Caring for the Alzheimer Patient: A Practical Guide
Raye Lynne Dippel, J. Thomas Hutton
Prometheus Books, Publishers, 1996 - Medical - 219 pages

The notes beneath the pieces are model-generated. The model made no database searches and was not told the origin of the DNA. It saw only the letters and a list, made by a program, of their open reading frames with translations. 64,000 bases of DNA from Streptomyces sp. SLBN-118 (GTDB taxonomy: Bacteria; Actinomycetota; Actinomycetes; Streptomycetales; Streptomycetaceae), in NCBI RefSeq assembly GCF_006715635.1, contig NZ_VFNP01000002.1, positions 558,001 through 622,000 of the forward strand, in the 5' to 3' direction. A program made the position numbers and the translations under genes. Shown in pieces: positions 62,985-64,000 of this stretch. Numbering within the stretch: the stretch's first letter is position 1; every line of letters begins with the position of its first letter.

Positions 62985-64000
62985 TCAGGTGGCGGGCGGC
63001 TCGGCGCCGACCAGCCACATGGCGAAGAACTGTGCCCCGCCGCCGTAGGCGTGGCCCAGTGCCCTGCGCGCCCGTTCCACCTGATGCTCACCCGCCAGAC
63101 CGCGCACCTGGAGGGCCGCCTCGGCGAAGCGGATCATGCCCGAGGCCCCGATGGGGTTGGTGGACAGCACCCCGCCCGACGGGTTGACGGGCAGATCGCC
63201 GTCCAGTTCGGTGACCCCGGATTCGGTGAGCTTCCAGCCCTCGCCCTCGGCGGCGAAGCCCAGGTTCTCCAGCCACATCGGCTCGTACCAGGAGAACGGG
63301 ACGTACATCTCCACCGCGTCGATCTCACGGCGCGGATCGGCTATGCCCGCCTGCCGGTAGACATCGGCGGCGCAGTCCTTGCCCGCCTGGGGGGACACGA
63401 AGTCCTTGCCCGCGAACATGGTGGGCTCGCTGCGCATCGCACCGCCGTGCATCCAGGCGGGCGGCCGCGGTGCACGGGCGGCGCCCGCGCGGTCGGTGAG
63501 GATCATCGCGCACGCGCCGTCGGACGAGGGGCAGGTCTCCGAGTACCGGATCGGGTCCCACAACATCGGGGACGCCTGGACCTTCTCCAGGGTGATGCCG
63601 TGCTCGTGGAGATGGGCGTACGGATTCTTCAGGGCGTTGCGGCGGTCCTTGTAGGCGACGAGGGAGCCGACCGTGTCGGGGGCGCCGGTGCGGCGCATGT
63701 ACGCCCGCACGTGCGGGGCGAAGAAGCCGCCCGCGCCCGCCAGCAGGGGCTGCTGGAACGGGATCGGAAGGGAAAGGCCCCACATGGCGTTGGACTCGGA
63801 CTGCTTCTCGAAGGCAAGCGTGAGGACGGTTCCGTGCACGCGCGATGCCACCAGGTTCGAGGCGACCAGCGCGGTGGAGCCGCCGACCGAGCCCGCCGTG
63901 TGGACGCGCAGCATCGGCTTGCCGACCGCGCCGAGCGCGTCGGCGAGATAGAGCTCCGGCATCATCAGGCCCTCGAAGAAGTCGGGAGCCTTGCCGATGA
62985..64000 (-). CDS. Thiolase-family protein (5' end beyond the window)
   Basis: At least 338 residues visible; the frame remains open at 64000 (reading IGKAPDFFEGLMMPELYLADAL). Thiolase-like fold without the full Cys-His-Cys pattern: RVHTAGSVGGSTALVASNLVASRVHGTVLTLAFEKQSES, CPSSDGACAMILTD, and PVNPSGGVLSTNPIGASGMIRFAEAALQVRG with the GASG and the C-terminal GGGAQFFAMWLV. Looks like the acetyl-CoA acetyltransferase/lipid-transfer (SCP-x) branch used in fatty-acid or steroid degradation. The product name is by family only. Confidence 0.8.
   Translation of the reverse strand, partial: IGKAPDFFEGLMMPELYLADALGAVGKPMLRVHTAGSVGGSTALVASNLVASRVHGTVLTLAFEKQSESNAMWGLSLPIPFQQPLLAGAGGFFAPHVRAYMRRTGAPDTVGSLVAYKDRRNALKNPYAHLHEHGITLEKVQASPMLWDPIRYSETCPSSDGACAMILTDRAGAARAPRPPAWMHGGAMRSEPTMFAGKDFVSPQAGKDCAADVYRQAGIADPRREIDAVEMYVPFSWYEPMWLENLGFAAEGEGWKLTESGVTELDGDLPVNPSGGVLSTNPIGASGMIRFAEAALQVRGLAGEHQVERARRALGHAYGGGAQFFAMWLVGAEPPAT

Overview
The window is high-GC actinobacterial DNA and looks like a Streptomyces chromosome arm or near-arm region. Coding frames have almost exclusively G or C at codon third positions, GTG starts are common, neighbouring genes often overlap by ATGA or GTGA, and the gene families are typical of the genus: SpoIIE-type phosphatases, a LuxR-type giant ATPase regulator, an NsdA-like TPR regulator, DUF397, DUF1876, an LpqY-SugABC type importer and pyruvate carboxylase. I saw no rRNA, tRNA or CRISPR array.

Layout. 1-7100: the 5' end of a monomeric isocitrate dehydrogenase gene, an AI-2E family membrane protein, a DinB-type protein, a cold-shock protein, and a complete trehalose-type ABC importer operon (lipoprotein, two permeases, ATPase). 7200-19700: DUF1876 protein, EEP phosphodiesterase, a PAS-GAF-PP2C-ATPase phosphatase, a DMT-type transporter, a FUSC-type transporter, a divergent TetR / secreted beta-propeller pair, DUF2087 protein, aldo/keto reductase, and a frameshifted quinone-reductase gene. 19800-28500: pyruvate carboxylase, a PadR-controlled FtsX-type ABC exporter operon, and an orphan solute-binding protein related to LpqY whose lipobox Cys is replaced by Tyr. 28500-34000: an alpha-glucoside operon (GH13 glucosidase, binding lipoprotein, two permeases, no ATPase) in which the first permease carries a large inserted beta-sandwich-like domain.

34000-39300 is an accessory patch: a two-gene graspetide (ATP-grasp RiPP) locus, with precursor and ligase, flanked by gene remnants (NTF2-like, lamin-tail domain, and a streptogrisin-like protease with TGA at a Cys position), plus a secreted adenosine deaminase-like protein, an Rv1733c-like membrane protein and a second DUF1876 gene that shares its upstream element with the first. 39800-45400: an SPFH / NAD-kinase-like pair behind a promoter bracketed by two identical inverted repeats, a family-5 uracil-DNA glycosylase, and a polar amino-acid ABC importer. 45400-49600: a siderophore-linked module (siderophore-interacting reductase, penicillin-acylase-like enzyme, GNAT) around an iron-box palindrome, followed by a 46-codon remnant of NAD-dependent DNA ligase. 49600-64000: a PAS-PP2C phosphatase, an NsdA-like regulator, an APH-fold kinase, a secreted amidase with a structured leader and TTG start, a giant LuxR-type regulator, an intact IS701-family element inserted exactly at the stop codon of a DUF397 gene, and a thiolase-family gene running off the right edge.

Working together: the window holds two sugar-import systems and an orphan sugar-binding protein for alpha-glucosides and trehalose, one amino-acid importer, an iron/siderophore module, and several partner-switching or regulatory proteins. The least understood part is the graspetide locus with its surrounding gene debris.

Six million people in the United States are now Alzheimer caregivers, but their ranks could double in coming years as the number of older people at risk for developing Alzheimer's Disease rises drastically. While more research is being done on this disease, new caregivers remain in desperate need of helpful suggestions and emotional support. Caring for the Alzheimer Patient received broad critical acclaim as an important contribution to the limited literature on this devastating disease. The overwhelming support for a third edition indicates the continuing urgent need to deliver important information to countless caregivers, families, and skilled care workers who are indirectly affected by Alzheimer's.This essential volume, now greatly revised to include the latest research and information on the disease, contains chapters by highly qualified experts on the medical aspects of the dementia caused by Alzheimer's; optimal living environments for Alzheimer patients; techniques for enhancing memory, orientation, and communication in Alzheimer patients; selecting appropriate nursing homes; the benefits of support groups for Alzheimer families; the reliability of newsmaking research and so-called medical breakthroughs; and more.Raye Lynne Dippel, Ph.D. (Colorado Springs, CO) is a clinical psychologist in private practice. J. Thomas Hutton, M.D., Ph.D. (Lubbock, TX) is in the private practice of neurology and directs the Neurology Research Center at St. Mary of the Plains Hospital in Lubbock.. . . a well organized and thorough book directed toward the families of Alzheimer's patients. Most family members of Alzheimer's patients, and many physicians unfamiliar with treating such patients, will likely discover practical, and useful, recommendations in improving the management of the affected patient. Dippel and Hutton's work is an excellent source for interested readers with little prior knowledge of Alzheimer's disease. -Chicago MedicineRepresents the latest and best thinking on the subject. -American Academy for the Advancement of Science
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